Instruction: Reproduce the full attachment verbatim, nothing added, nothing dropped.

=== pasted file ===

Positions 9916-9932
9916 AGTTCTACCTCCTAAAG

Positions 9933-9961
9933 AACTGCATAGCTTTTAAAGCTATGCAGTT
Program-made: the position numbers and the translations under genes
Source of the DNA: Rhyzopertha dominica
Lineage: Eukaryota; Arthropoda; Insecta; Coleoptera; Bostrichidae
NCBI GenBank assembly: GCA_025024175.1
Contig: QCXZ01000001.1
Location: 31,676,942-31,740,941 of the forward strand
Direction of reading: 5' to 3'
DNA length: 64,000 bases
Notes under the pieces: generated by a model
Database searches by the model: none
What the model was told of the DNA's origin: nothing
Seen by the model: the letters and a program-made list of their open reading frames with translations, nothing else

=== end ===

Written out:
Positions 9916-9932
9916 AGTTCTACCTCCTAAAG

Positions 9933-9961
9933 AACTGCATAGCTTTTAAAGCTATGCAGTT
Program-made: the position numbers and the translations under genes
Source of the DNA: Rhyzopertha dominica
Lineage: Eukaryota; Arthropoda; Insecta; Coleoptera; Bostrichidae
NCBI GenBank assembly: GCA_025024175.1
Contig: QCXZ01000001.1
Location: 31,676,942-31,740,941 of the forward strand
Direction of reading: 5' to 3'
DNA length: 64,000 bases
Notes under the pieces: generated by a model
Database searches by the model: none
What the model was told of the DNA's origin: nothing
Seen by the model: the letters and a program-made list of their open reading frames with translations, nothing else